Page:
What is Shou' Shu'?
A martial art. A true system of pure self defense. It is an extremely efficient fighting system used for the purpose of self defense.
Briefly, Shou' shu' can be explained by it's literal translation, "Beast Knowledge". It utilizes the fighting motions of Seven fighting animals. While this may seem odd or unimportant to someone who has never studied this wondrous art, it is extremely effective. Each of the seven animals specializes in a specific type of motion. Each utilizes the laws of physics to create immense power but in completely different ways.
Shou' Shu' is the combination of these animal motions. This is one of it's trademarks. Each animal in itself constitutes a complete martial art. However, individually they are not Shou' Shu'. They would be known by their individual beast names. Although each fighting system is extremely fast and efficient, it is guided by a strict set of principles. Abiding by a strict set of principles is limiting. For this reason the beasts are seamlessly combined. A Shou' Shu' fighter never really fights within the constraints of one animal. He does not choose which one he will use as is popularized in the Kung Fu movies. He is trained from the beginning to utilize the strengths of all.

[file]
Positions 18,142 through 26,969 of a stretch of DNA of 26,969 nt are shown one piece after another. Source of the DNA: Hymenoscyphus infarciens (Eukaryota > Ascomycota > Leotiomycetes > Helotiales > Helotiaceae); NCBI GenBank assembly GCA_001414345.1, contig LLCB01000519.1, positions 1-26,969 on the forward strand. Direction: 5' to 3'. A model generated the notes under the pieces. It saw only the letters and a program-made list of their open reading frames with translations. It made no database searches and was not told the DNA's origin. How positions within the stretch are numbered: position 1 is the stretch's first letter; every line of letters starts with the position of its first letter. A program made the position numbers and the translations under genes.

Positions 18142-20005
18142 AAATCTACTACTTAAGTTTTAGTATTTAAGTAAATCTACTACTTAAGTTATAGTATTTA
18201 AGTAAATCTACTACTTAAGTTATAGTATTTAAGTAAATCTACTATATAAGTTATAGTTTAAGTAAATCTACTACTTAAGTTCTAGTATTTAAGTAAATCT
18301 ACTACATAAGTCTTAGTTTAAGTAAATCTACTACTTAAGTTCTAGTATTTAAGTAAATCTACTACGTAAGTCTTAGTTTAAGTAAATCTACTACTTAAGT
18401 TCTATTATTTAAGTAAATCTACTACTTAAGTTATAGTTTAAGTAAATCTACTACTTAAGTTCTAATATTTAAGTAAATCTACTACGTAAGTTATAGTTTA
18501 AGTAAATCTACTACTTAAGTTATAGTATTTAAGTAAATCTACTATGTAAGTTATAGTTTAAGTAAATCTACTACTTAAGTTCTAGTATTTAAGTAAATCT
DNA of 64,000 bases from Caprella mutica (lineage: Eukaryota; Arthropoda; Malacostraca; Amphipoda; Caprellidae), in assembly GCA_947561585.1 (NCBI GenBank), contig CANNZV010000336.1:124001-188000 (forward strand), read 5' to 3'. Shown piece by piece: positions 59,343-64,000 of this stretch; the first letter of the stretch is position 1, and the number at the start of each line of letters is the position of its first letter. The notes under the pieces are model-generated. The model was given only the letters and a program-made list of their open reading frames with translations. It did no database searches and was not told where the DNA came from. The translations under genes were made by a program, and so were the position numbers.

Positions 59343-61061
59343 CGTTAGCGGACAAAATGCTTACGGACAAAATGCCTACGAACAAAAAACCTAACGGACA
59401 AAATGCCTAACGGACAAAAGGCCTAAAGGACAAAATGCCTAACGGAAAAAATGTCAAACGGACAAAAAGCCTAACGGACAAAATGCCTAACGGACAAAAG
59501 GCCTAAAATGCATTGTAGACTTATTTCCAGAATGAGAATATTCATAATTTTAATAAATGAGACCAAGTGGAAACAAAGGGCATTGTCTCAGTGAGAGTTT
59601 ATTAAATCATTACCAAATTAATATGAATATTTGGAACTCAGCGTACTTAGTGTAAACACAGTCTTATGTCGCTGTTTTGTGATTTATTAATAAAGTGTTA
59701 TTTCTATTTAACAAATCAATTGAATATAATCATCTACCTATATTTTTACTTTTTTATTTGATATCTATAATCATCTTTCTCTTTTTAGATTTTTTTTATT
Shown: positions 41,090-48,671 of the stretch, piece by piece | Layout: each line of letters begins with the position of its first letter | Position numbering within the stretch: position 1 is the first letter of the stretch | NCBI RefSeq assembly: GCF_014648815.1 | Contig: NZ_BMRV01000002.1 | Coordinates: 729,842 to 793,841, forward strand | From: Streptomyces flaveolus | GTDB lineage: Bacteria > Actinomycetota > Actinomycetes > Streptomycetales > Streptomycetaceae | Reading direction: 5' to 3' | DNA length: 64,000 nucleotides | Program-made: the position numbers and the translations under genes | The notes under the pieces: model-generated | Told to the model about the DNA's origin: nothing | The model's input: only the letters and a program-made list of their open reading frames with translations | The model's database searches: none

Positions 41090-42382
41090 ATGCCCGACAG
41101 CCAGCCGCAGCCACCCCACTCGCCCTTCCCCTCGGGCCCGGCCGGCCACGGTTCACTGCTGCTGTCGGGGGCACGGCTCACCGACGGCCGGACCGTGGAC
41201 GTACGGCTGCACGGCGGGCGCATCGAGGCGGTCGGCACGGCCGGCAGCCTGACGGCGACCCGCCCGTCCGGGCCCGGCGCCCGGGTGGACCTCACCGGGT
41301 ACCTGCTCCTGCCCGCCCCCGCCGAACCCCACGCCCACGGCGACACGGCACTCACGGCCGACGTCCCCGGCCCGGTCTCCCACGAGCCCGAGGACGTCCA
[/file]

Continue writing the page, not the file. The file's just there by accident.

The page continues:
Each beast has it's strengths. Of course the corollary to this is that each beast has it's weakness. When the beasts are combined the principles overlap and each beast covers the weakness of the other's. Because the Shou' Shu' fighter transitions so seamlessly between the beasts, it is never really even apparent which one he is using. Principles of multiple animals can be used at once creating wholly new motions that none of the animals could do. Transitions between animals also create new principles which could not be utilized in a single beast system.